Here's the deal... We'll shortly be putting up a Subbuteo-style template. Download it, design your blog's kit, send it back to us and we'll compile them all into an awesome wallchart for you to cut out and keep.

Watch this space!

Tuesday, March 27, 2012

2012 Schedule: Sugar for hiccups

The 2012 Temple Football schedule released today.

One of the favorite household remedies for a hiccup is spoonful of  sugar.
Temple University's football team had a few hiccups last year (Toledo and Bowling Green come to mind) and, if the 2012 football schedule released today is any indication, the Owls got an intravenous injection of sugar today that could inoculate them against future similar spasms.
It's a sweet schedule, with the only hint of bitterness that is is one game short.
As far as I know, the college football preseason magazines come out too late to include a classified section.
However, if Temple was to place an ad, it would look something like this:

HELP WANTED: Large urban university, close to major airport and within easy driving distance of 46 percent of the nation's population, seeks football opponent for fall of 2012, but not necessarily for a home game. School has been bowl eligible for three straight seasons and has posted record-setting TV numbers for college football in the nation's fourth-largest market. Have fan base, will travel. Fan base traveled 20,000 to D.C. for 2009 bowl and 6,000 to New Mexico for 2011 bowl. Open dates are Saturday, Sept. 15 or 29th or Saturday, Dec. 1. FCS foes need not apply. If interested, please contact Temple athletic director Bill Bradshaw at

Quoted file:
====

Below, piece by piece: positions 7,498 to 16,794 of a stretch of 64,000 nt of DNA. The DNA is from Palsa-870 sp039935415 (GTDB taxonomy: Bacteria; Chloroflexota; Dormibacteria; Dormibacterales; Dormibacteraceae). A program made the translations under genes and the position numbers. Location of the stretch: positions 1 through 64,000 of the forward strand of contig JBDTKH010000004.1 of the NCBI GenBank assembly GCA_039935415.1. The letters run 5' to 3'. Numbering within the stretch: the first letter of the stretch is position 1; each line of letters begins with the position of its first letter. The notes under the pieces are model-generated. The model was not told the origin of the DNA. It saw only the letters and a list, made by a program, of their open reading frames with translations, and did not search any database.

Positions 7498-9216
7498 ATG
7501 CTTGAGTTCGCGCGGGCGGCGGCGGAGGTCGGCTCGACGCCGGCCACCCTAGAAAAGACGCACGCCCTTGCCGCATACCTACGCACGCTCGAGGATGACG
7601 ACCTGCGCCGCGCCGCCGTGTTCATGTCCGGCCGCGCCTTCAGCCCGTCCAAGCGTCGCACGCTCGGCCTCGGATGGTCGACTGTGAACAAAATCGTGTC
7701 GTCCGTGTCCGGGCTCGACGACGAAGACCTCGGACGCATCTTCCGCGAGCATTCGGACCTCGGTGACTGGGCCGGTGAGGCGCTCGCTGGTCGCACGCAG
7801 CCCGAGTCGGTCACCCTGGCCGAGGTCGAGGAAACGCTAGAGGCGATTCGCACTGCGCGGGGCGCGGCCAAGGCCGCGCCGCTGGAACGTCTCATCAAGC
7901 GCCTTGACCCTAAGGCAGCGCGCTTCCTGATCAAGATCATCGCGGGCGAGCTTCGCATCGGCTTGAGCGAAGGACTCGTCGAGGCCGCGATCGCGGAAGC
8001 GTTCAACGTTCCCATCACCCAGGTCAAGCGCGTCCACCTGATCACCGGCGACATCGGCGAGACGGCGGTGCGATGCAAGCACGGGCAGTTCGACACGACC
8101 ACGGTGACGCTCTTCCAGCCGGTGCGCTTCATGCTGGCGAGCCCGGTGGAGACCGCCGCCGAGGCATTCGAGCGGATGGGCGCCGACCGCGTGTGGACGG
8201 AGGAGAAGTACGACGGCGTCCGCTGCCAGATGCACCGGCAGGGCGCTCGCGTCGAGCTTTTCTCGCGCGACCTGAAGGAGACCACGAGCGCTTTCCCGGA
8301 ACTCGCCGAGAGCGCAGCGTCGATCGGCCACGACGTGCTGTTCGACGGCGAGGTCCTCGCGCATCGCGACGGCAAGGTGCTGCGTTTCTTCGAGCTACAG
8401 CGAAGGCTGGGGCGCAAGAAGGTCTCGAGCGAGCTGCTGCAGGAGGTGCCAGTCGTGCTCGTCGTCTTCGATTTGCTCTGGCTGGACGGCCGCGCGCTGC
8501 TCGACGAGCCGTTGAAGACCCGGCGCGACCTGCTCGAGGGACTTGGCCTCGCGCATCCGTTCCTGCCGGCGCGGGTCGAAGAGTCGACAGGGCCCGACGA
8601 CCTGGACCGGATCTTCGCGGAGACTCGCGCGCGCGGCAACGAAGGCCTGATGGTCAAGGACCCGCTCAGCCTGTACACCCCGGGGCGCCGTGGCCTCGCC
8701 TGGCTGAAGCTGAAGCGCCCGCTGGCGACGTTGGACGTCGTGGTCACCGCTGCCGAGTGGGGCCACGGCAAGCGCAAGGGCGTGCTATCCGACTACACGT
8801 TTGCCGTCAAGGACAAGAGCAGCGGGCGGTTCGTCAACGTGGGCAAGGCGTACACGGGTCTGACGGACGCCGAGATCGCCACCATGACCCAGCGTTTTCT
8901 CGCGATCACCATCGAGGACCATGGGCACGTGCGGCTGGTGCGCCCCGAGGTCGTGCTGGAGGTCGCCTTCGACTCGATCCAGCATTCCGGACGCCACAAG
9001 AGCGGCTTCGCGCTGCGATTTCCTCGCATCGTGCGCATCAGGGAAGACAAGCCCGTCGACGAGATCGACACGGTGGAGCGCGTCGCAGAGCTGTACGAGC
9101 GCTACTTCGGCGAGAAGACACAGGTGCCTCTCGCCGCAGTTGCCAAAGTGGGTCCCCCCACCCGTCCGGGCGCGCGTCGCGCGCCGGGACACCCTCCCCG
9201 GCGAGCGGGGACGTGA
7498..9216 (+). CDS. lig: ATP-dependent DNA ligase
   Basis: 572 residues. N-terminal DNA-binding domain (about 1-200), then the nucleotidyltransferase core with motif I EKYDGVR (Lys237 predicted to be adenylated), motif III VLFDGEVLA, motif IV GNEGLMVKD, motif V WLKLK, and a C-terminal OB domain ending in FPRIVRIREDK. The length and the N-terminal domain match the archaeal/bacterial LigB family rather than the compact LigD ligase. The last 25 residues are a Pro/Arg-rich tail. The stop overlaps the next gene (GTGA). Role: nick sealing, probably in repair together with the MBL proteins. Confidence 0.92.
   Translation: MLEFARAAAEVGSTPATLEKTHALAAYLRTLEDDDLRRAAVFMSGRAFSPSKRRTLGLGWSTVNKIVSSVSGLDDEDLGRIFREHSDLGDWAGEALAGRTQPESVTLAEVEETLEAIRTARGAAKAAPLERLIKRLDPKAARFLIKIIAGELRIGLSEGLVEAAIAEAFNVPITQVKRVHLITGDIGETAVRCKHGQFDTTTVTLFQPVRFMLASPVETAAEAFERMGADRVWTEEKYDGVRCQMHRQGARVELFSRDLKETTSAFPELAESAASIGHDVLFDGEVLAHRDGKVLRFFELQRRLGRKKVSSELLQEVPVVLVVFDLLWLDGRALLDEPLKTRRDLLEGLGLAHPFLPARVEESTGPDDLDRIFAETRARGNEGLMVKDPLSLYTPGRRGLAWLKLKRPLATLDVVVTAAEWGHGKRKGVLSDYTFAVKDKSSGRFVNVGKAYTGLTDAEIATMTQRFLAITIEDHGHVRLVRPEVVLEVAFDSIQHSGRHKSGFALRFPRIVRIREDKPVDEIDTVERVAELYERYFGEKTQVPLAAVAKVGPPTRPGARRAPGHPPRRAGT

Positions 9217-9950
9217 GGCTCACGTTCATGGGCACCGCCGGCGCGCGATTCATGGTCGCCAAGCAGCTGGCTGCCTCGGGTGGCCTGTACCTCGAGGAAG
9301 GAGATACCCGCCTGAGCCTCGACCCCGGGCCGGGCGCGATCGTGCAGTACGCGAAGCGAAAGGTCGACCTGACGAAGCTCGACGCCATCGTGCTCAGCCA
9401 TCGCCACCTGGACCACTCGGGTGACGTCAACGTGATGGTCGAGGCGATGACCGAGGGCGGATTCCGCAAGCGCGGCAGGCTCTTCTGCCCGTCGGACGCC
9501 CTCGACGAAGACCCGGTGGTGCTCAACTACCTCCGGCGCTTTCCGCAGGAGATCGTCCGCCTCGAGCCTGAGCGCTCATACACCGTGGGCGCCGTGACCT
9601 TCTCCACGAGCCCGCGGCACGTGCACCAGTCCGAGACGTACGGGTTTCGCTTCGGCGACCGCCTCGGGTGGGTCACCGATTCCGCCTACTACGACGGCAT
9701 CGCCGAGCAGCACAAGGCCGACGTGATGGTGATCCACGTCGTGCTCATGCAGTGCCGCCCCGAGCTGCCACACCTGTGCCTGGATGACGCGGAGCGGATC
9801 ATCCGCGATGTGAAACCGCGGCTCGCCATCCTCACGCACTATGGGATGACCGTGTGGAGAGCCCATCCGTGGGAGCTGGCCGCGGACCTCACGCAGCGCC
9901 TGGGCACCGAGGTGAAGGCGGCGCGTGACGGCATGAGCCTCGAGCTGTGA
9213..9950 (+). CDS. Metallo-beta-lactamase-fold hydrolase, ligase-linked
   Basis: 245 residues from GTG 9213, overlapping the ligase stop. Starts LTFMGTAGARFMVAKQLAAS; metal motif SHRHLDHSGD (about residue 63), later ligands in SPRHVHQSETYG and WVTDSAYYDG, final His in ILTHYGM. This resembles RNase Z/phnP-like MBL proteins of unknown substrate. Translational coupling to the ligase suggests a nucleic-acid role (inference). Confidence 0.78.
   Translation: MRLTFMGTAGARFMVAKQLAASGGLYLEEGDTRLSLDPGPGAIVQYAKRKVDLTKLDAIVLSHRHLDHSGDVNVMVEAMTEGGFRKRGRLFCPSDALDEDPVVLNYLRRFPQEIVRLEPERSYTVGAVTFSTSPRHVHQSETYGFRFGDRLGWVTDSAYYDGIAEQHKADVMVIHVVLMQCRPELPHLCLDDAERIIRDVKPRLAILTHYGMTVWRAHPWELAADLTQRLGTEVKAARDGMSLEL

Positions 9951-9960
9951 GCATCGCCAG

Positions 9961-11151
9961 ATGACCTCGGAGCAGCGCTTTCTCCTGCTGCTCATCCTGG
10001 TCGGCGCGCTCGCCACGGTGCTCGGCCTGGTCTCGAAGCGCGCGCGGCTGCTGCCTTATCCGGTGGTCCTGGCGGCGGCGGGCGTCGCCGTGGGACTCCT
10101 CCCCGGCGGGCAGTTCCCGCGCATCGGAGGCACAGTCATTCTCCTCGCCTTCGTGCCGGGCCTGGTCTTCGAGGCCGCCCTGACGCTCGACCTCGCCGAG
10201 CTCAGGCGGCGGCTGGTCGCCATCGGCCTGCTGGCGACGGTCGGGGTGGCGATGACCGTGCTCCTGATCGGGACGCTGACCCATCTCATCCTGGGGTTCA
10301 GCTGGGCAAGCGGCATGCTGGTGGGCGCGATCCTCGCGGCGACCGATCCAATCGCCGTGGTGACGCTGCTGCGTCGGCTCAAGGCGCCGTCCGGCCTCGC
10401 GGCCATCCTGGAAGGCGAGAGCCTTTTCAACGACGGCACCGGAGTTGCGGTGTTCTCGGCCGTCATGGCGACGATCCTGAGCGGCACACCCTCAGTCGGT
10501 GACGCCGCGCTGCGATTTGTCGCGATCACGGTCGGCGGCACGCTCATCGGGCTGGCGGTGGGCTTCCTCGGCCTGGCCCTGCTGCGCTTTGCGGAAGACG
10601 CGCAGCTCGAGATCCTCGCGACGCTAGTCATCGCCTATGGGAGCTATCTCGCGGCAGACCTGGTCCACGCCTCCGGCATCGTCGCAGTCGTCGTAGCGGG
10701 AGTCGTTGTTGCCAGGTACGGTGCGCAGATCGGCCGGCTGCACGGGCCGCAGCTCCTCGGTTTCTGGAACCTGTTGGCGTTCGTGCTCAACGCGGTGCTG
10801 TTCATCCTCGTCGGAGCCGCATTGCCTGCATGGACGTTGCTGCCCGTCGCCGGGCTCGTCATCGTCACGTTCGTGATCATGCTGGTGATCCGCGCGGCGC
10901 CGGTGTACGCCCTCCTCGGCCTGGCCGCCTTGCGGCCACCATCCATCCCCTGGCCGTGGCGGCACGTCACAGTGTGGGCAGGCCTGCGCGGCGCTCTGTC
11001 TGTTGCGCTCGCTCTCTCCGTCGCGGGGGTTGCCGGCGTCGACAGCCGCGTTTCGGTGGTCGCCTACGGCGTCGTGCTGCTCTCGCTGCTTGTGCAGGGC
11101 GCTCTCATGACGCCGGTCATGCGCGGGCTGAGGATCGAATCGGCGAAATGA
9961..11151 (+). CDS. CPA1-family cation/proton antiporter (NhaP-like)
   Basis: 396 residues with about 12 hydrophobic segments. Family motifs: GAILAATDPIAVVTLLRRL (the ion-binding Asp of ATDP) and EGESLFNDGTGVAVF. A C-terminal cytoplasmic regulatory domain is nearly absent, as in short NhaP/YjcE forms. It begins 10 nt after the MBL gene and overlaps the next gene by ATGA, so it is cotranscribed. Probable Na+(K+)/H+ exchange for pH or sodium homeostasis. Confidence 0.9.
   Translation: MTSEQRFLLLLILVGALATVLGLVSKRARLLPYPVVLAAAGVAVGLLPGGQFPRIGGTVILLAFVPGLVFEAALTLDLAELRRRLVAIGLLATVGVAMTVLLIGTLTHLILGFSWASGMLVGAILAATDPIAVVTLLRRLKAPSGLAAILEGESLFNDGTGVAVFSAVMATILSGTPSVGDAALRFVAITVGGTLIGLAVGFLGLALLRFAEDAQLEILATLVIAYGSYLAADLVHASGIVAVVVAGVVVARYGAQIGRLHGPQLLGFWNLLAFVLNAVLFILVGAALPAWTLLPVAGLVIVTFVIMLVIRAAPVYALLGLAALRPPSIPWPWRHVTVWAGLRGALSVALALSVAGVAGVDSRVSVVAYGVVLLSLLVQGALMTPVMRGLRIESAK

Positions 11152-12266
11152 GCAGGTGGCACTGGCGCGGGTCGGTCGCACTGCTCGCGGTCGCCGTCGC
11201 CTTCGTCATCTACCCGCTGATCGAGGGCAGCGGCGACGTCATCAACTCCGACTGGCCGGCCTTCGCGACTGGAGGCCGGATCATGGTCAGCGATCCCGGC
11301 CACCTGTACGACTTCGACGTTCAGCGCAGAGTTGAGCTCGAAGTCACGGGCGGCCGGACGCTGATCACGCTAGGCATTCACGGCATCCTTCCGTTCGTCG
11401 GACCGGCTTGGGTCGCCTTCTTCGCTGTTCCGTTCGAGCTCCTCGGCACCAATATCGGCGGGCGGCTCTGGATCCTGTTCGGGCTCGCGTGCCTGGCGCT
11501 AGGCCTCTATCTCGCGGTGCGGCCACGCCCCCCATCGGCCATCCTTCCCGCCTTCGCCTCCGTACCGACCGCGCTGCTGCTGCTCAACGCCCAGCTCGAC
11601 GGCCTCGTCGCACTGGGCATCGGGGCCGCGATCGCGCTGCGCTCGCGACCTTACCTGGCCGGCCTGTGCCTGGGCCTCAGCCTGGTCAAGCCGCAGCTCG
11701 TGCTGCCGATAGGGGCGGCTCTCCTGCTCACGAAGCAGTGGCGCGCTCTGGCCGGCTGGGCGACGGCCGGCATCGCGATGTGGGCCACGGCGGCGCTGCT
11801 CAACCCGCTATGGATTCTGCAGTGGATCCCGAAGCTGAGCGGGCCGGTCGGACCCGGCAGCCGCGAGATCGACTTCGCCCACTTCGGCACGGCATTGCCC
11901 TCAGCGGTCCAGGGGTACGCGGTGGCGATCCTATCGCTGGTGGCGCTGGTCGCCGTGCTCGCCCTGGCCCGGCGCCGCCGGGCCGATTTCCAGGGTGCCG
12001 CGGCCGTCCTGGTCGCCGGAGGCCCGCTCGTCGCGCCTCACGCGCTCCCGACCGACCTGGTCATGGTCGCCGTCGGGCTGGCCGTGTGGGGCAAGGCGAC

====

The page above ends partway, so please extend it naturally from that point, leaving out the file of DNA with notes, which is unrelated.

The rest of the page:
The "official" word out of Temple is that the Owls are quite satisfied to play 11 games this season after the release of the schedule today.
The "unofficial" word out of Temple is that there is still time (albeit not much) to add another opponent.
The trick is finding someone with an open date on either Sept. 15, Sept. 29 or Dec. 1.
Not much luck there, but there are FBS and BCS schools out there who would like to drop an FCS foe for Temple, so there is some wiggle room involved. Selfishly, as a fan who plans my fall Saturdays around Temple football, I'd like to see another game added.
Realistically, though, going with 11 just for this year could turn out for the better.
Whether or not they can find another suitable game for an FCS school is the tricky problem.
That's what Temple AD Bill Bradshaw will be working on today and into the weeks ahead.
Still, whether this is an 11-game or a 12-game schedule, it is undoubtedly the most exciting schedule of my lifetime.
Even in the Wayne Hardin and Bruce Arians years, when the Owls were playing the 10th-toughest schedule in the country, there was no league title on the line.
When the Owls did finally join a league, the Big East, they weren't competitive.
Now they have the best of both worlds: Attractive foes week-in and week-out and a good chance to win every week.